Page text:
Despite reporting a full-year loss of $326 million on Thursday, building materials group James Hardie Industries’ Asia Pacific operating profit has increased by 41 per cent in the fourth quarter.
Excluding asbestos compensation payments, income rose to $33.3 million in the three months to March 31, compared with $23.7 million a year ago. Profit for the year fell 12 per cent to $116.7 million. The Dublin-based company said it plans to buy back 5 per cent of outstanding shares over the next year, and plans to pay dividends following earnings announcements in November and May 2012.
Although the Asia Pacific operations have seen a boost, conditions in the US residential housing market have remained challenging, with homestarts falling 11 per cent in April from March. James Hardie CEO Louis Gries said, “Housing starts in the US continued to be weak in the fourth quarter as factors such as relatively high levels of unemployment, low levels of consumer confidence, restricted access to credit and the supply of foreclosed homes continued to dampen demand in the residential housing construction market.” He also attributed the costs of raw materials, particularly pulp, and freight costs as a cause for the poor figures.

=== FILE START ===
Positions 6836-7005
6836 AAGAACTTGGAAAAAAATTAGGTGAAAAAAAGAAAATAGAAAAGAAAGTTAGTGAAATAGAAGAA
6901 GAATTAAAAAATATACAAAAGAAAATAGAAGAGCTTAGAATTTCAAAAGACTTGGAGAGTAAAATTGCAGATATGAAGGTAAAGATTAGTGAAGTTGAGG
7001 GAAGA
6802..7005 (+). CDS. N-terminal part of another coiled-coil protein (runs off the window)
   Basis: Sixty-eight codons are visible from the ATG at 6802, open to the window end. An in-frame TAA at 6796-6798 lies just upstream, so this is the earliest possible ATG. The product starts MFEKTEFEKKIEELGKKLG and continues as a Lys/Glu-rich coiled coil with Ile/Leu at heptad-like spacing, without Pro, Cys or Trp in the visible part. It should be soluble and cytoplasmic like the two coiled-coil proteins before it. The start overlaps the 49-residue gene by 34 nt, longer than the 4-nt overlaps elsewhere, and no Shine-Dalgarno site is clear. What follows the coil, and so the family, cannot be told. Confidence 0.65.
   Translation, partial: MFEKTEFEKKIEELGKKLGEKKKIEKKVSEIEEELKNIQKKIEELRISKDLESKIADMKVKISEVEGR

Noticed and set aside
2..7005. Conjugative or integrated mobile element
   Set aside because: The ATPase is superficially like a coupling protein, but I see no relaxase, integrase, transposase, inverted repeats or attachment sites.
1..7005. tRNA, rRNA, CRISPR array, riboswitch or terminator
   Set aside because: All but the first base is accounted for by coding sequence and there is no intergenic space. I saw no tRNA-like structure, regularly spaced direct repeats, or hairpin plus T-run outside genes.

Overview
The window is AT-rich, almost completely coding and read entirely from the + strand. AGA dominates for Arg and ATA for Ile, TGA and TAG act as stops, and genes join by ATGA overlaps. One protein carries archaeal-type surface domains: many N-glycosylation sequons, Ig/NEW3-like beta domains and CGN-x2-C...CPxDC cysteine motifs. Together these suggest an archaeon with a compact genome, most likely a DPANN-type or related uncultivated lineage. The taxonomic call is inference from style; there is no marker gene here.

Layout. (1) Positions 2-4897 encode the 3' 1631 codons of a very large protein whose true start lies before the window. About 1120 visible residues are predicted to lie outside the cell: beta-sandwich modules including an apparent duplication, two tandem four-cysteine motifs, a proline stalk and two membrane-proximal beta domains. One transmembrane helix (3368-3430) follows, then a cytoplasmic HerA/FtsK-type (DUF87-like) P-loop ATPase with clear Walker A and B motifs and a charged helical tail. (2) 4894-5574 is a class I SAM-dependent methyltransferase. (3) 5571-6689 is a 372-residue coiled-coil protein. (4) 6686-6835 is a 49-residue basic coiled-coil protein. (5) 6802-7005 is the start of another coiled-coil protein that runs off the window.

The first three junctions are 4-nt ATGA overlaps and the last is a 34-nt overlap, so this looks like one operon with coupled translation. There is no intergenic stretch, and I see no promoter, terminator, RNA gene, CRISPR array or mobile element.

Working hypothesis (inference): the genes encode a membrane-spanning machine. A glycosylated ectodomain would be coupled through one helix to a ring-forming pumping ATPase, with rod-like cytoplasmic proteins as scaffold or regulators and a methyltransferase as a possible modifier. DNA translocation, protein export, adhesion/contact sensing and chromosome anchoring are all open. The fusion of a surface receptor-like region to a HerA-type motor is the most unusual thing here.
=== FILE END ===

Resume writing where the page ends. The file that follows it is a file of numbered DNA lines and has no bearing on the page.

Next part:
“With the exception of New Zealand, the Asia Pacific businesses have enjoyed relatively robust operating environments and have performed strongly both on a quarterly and full year basis,” Gries said. “The seven per cent revenue increase in Australia is due to higher sales volume and prices.
James Hardie’s share price fell 0.69 per cent to $5.79 on the ASX Thursday.